West Elm Bed Sheets Review

LeafScore is reader-supported. We may earn an affiliate commission. Learn more.

Written by Leigh Matthews, BA Hons, H.Dip. NT

×

Leigh Matthews, BA Hons, H.Dip. NT

Sustainability Expert

Leigh Matthews is a sustainability expert and long time vegan. Her work on solar policy has been published in Canada's National Observer.

Updated:

West Elm were the first home retailer to join Fair Trade USA™, back in 2014, and offer a range of Fair Trade Certified™ products including rugs, bedding, and furniture. By 2020, West Elm aim to only use GOTS certified cotton in their bedding, and they have consistently good eco-friendly practices and high ethical standards, including embracing newer social justice certifications such as Nest for their rugs.

West Elm Bed Sheets

Leaf Score

Highlights: Linen sheets are highly breathable to help keep you cool in summer and warm in winter. The 400-Thread Count Organic Cotton Percale Sheet Set is great for everyday use but also feels like luxury hotel bedding. Company has consistently good eco-friendly practices and high ethical standards.

West Elm Bed Sheets at a glance:

Country of Origin:Made in India/China (for Cotton/Flax Linen)
Materials:GOTS organic cotton / Belgian Flax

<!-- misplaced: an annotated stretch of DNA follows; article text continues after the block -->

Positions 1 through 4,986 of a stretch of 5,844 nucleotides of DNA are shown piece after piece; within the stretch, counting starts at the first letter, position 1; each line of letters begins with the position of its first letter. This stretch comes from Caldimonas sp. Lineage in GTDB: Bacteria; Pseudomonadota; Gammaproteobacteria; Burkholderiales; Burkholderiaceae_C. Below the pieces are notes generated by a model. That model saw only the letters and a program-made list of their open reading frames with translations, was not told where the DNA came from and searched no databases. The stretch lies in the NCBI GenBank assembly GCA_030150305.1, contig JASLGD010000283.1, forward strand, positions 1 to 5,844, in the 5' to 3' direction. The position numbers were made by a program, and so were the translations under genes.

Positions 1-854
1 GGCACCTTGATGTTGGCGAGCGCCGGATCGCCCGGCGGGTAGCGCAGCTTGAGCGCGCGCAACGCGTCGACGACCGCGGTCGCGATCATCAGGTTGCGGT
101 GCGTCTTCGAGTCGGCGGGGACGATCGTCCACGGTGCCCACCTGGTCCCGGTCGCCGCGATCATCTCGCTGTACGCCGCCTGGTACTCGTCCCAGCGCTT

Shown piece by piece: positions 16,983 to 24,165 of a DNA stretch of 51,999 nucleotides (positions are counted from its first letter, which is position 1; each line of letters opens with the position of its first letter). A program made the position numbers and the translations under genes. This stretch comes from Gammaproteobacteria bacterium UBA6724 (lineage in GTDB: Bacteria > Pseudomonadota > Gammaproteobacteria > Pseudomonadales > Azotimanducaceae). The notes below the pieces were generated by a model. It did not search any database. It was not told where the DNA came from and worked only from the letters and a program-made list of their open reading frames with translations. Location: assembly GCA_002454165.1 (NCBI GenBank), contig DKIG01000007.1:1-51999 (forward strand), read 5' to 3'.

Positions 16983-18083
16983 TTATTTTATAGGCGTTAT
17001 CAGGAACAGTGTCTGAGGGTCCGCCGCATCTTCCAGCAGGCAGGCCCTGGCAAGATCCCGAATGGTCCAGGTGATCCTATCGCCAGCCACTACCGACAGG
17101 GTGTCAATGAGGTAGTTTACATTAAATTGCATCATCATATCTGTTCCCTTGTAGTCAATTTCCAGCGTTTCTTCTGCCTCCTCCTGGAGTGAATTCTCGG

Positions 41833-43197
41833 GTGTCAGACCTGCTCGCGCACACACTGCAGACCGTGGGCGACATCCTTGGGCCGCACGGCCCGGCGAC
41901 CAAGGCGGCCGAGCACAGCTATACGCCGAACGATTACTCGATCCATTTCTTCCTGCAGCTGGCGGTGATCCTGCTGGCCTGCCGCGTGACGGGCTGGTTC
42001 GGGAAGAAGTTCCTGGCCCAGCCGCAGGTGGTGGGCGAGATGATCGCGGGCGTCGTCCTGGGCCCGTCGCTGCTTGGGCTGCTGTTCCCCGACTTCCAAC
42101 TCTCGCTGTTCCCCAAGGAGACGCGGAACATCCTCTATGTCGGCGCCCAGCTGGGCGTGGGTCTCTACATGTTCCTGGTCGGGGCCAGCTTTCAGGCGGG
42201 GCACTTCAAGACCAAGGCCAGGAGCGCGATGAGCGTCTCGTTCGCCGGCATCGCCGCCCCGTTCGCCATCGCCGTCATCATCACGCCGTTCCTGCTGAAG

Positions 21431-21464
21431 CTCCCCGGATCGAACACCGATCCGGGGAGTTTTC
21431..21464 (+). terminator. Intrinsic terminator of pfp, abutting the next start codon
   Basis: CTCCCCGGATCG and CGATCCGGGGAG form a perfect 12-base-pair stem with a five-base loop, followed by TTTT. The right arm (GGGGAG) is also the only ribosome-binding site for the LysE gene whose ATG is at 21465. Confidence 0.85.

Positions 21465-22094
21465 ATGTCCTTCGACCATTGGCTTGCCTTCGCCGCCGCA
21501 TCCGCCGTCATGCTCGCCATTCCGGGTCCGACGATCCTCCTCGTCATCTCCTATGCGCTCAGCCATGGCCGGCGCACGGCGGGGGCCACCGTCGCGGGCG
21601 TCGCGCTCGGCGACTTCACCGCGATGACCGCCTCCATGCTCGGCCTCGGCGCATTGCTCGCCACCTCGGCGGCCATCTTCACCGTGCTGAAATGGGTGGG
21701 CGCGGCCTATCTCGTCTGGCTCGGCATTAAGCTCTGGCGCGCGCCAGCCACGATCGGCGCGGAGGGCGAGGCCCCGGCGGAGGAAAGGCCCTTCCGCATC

Certifications:Fair Trade™
GOTS (cotton)
Table of Contents
  1. West Elm Bed Sheets
  2. Overview
  3. West Elm vs. Rawganique, Coyuchi, and Holy Lamb Organics

Overview

Currently, two of West Elm’s cotton bedding options are both Fair Trade Certified™ and certified GOTS organic, and two flax linen lines are Fair Trade Certified™. 

West Elm’s Belgian Flax Linen sheets are available in three colors and in Twin, Full, Queen, King, and Cali King. This line includes items ranging in price from $36-$209 for pillowcases to full sheet sets comprising a flat sheet, fitted sheet, and two pillowcases.

West Elm’s linen sheets are made using fine Belgian flax and are put together in a Fair Trade Certified™ facility in China. The sheets are pre-washed for a lived-in look and have a crisp, natural texture that softens further with washing. They are highly breathable to help keep you cool in summer and warm in winter. 

The Belgian Flax Linen fitted sheets fit mattresses up to 15 inches deep. These linen sheets should be machine washed cold on a gentle cycle and dried on a low setting after fluffing to release wrinkles. Remove promptly after drying and steam or iron on warm if you want a crisp, clean look, or lay flat for a more casual and relaxed look. Only use non-chlorine bleach with these sheets.

West Elm’s 400-Thread Count Organic Cotton Percale Sheet Set is certified GOTS organic and Fair Trade Certified™. This set is available in Twin/Twin XL, Full, Queen, King, Cali King, in two colors, and items range in price from $29-$111. These are the softest of West Elm’s sheets and have the highest thread count. They’re great for everyday use but also feel like luxury hotel bedding. The Twin XL sheet set has a longer fitted sheet to accommodate both standard twin and twin XL dorm mattresses and fitted sheets can fit mattresses up to 16 inches deep. These sheets are made in India and can be monogrammed. Machine wash warm and tumble dry, using a warm iron if necessary. Only use non-chlorine bleach.